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Working in certain professions, such as the medical field, transportation, hospitality (hotels) etc. predisposes people to working late nights, not necessarily because they want to, but because, that just comes with the job. However, it seems like those late night jobs may however have a detrimental health impact than previously thought.
In a recent study performed at the citadel of knowledge, Harvard University, and published in the American Journal of Preventive Medicine, 75,000 female registered nurses were tracked over several decades by monitoring the women’s weight, lifestyles, diets and other factors as well as their causes of death . The results found indicated that working night shifts may increase a woman’s risk of dying from certain types of cancer or heart disease. The researchers believe that the body’s circadian “clock” system influences many aspects of our health, and the sleep-regulating hormone melatonin is thought to have antitumor effects. Therefore, a plausible reason why working night shift hours may have several negative health impacts on the body is most likely because it leads to a disruption of melatonin during the night, while also disturbing systems that control heart rate, inflammation and metabolism of blood sugar and fats.
The results further showed that women who had rotating night shifts for at least six years or longer had a 19-23 percent more likely chance of dying from cardiovascular disease and 11 percent more likely to die of any cause than those with little or no night-shift work. Women with 15 years or more on rotating night shifts also had a 25 percent increased risk of lung cancer death. One limitation of the study pointed out was that all the nurses were married, so the results might not be applicable to younger, single women.
“I think the important message in this study is really the longer you work rotating night shifts in your career, your risks for developing cardiovascular disease or cancer increase,” said Carol Landis, a sleep and health expert at the University of Washington School of Nursing in Seattle. “If you think about it, it’s really minimal exposure (only three or more rotating shifts in a month),” said Landis, who was not involved in the study.
Results from past research had also tied working late-night hours to increased risks of type 2 diabetes, heart disease and cancer. The authors of the new study in the American Journal of Preventive Medicine also pointed out the observed connections between night shifts and high blood pressure, sleep problems, chronic fatigue, and excess weight.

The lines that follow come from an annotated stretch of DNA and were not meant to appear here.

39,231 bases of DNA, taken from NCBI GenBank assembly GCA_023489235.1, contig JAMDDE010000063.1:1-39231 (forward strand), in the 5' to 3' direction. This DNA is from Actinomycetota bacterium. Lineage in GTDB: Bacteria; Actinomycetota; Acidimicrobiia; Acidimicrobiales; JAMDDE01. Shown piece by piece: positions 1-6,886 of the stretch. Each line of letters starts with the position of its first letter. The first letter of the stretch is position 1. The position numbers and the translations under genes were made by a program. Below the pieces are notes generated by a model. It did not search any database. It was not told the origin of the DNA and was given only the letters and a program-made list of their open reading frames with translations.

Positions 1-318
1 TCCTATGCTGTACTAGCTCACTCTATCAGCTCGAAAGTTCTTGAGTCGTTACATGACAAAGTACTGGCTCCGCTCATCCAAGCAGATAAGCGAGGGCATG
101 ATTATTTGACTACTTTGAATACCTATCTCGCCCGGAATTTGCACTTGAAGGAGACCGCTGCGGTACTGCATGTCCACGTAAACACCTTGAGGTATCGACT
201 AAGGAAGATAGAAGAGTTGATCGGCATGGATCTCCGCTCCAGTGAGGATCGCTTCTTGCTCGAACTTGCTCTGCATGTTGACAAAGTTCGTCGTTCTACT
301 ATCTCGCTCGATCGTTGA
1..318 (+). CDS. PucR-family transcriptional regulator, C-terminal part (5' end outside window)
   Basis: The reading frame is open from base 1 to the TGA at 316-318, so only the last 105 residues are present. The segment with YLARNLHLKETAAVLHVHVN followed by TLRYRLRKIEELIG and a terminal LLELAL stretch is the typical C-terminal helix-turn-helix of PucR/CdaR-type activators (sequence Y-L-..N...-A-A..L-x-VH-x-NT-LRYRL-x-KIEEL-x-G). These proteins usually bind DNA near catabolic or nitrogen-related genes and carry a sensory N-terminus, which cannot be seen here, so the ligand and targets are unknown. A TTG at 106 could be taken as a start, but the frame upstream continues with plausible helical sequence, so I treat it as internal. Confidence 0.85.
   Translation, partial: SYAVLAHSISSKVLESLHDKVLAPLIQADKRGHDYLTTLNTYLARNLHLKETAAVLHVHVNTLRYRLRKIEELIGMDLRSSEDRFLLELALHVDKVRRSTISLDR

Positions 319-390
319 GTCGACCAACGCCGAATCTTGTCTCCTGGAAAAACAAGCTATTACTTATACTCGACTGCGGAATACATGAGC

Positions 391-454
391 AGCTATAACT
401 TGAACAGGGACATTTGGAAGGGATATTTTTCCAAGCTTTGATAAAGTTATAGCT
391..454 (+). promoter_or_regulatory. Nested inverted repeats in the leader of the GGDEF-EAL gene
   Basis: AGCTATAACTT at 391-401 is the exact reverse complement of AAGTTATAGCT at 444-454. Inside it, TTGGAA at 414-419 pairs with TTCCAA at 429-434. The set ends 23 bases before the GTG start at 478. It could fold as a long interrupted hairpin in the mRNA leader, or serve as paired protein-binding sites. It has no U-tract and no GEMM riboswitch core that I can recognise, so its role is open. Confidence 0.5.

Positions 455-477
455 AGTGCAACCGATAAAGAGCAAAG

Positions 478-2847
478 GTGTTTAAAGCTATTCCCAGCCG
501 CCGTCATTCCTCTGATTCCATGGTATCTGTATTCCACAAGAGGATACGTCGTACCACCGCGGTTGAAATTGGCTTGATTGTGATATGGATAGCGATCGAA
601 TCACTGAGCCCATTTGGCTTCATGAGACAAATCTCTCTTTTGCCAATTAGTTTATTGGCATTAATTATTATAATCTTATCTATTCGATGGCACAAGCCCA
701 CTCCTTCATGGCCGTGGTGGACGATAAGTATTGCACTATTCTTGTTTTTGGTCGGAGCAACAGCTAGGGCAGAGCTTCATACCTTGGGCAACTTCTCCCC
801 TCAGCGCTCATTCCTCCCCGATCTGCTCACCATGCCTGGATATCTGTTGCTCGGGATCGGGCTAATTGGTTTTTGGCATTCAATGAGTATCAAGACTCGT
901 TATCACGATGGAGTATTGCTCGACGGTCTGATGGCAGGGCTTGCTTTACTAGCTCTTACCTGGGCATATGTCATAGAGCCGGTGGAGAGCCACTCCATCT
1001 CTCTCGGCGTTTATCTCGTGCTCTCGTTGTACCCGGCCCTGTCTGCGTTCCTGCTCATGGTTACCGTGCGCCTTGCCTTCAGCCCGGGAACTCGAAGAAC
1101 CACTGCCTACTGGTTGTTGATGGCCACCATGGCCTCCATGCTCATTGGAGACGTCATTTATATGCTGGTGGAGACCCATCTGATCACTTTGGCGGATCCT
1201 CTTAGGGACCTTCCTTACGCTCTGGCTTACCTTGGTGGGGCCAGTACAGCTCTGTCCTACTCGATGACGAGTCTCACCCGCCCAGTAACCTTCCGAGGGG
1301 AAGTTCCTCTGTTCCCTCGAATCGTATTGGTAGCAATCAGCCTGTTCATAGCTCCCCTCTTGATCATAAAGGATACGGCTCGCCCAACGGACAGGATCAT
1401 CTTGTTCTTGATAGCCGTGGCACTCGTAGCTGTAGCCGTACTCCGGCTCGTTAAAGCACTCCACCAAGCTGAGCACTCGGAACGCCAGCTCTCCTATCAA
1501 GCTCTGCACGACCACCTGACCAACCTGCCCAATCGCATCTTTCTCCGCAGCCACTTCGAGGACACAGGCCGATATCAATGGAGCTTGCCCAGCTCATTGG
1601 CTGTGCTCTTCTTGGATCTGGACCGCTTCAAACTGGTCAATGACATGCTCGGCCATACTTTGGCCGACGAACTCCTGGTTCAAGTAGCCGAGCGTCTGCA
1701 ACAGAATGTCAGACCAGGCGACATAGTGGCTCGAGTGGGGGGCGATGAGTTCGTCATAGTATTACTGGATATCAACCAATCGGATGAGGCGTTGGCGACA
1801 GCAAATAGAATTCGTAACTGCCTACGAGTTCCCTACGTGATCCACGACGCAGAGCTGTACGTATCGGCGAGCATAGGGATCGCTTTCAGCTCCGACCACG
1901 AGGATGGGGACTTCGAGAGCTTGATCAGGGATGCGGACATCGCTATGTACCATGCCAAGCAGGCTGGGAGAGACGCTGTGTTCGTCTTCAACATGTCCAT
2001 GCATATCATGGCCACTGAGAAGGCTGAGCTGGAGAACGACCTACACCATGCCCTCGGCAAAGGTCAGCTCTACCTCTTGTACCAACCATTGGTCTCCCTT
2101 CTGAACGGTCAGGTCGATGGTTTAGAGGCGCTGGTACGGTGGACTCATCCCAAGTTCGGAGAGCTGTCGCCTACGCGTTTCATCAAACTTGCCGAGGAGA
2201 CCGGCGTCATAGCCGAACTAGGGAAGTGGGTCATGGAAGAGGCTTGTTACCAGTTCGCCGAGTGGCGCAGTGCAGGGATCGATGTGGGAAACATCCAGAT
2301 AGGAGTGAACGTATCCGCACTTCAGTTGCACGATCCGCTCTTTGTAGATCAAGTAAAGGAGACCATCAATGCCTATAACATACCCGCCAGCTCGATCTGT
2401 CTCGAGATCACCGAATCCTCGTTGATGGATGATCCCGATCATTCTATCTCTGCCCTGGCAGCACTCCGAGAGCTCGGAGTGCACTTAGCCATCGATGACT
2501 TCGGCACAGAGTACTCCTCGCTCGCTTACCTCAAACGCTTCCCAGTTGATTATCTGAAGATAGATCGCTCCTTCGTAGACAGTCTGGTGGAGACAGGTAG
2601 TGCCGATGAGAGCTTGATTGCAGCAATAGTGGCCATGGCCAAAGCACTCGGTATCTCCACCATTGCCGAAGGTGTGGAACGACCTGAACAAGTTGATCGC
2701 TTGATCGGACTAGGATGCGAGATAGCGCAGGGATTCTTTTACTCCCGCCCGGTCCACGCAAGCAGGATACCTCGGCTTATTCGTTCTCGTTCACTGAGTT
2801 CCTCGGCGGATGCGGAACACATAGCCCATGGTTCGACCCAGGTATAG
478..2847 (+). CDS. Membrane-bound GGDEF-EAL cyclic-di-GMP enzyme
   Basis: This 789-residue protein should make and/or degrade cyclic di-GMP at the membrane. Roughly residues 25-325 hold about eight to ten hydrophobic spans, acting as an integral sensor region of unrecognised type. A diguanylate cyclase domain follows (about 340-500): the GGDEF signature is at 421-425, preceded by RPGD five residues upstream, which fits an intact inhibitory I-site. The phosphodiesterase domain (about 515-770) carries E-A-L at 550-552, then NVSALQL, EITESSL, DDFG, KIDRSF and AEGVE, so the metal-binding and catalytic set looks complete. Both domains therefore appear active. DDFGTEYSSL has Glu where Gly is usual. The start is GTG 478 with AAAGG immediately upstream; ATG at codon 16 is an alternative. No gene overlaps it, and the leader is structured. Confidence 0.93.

“I became interested in studying the health impact of night work on health during my residency and clinical fellowship, when I began to suffer from near-to-constant sleep deprivation and feeling jet-lagged,” said Dr. Eva Schernhammer, the study’s senior author from Harvard Medical School in Boston. “Simultaneously, I observed the many different health issues my colleagues who worked rotating night shifts had to cope with.”
Schernhammer’s team used data from the Nurses’ Health Study, and their analysis included approximately 75,000 female registered nurses in . The researchers followed the women from 1988 to 2010, at which point 14,181 women had died. The team then reviewed the women’s weight, diets, lifestyles and other factors as well as their causes of death.
Overall, the results indicated that women who worked rotating night shifts for longer periods were older (mean age 66) and heavier, but more physically active than others. They were also more likely to smoke and less likely to take postmenopausal hormones or multivitamins. They also tended to drink less alcohol and eat less daily cereal fiber and were more likely to have diabetes, high blood pressure and high cholesterol.
Among women who had done 15 or more years of night shifts at least 3 nights on a monthly basis, there were 1,430 deaths, 364 from cardiovascular disease and 506 from cancers (150 from lung cancer).
“We examined overall mortality in these women, and observed significantly higher overall mortality, as well as higher mortality from cardiovascular disease in women with several years of rotating night shift work, compared to nurses who had never worked night shifts,” Schernhammer said.
Since working night shifts comes with certain jobs and there might really be nothing one can do about it right away, the advise to those affected in order to maintain a better health is to eat a nutritional diet high in fiber, reduce light exposure when they get off work in the morning. “So if they wear dark glasses, even if the sun is not out, if they take melatonin, that’s shown to be very good for helping night shift workers to sleep during the day . . . they should really follow a very specific schedule and probably better to not go to sleep right away and be sure to get at least six to eight hours of sleep,” Landis said.